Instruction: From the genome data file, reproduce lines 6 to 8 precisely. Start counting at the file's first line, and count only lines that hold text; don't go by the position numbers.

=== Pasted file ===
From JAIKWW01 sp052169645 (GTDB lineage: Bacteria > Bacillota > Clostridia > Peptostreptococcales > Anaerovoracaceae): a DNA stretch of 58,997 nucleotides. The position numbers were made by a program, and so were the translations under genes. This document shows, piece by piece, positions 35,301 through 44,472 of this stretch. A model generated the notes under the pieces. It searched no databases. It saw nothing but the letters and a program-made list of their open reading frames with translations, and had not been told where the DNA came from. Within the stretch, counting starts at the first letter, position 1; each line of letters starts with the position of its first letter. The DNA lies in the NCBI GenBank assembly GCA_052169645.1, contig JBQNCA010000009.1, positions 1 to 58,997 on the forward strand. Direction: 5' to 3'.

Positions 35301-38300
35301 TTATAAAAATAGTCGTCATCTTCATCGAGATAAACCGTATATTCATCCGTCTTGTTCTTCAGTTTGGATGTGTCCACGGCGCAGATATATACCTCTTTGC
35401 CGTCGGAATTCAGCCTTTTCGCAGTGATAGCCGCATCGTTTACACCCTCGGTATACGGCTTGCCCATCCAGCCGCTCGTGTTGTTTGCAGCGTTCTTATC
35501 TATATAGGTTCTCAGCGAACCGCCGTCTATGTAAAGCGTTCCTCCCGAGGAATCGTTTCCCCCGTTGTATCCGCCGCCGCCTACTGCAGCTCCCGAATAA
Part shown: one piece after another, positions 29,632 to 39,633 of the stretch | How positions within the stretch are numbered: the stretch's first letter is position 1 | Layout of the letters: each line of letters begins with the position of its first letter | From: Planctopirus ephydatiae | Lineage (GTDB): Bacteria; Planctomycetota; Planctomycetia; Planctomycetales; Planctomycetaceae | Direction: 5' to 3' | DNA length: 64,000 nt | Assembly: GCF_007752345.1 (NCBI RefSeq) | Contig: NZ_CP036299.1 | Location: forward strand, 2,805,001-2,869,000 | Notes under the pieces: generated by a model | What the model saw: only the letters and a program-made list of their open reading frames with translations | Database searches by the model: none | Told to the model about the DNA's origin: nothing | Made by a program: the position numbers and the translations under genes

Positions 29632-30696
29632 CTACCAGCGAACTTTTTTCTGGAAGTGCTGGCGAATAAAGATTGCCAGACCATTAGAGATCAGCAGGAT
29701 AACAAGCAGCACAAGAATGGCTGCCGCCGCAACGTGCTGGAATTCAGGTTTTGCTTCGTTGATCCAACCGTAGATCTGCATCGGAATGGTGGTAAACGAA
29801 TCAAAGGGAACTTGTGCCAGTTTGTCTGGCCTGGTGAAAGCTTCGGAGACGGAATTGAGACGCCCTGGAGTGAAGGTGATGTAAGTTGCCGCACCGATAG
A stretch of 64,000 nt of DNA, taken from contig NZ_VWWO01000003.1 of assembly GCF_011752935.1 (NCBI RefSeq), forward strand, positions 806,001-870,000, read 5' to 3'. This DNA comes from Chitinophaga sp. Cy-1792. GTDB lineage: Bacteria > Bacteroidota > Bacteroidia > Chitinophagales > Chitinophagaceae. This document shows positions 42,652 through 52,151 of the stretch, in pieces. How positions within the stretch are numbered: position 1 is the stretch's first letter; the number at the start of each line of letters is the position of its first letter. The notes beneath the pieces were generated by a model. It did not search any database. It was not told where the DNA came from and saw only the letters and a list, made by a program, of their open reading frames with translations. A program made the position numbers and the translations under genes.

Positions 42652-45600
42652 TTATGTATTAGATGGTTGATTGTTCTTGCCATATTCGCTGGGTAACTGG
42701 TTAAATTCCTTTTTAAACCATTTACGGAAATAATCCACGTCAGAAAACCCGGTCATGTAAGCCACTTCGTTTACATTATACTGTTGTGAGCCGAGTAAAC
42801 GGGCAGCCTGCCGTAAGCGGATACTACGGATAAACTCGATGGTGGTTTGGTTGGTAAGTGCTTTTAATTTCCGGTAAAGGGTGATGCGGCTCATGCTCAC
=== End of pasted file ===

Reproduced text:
Part shown: one piece after another, positions 29,632 to 39,633 of the stretch | How positions within the stretch are numbered: the stretch's first letter is position 1 | Layout of the letters: each line of letters begins with the position of its first letter | From: Planctopirus ephydatiae | Lineage (GTDB): Bacteria; Planctomycetota; Planctomycetia; Planctomycetales; Planctomycetaceae | Direction: 5' to 3' | DNA length: 64,000 nt | Assembly: GCF_007752345.1 (NCBI RefSeq) | Contig: NZ_CP036299.1 | Location: forward strand, 2,805,001-2,869,000 | Notes under the pieces: generated by a model | What the model saw: only the letters and a program-made list of their open reading frames with translations | Database searches by the model: none | Told to the model about the DNA's origin: nothing | Made by a program: the position numbers and the translations under genes

Positions 29632-30696
29632 CTACCAGCGAACTTTTTTCTGGAAGTGCTGGCGAATAAAGATTGCCAGACCATTAGAGATCAGCAGGAT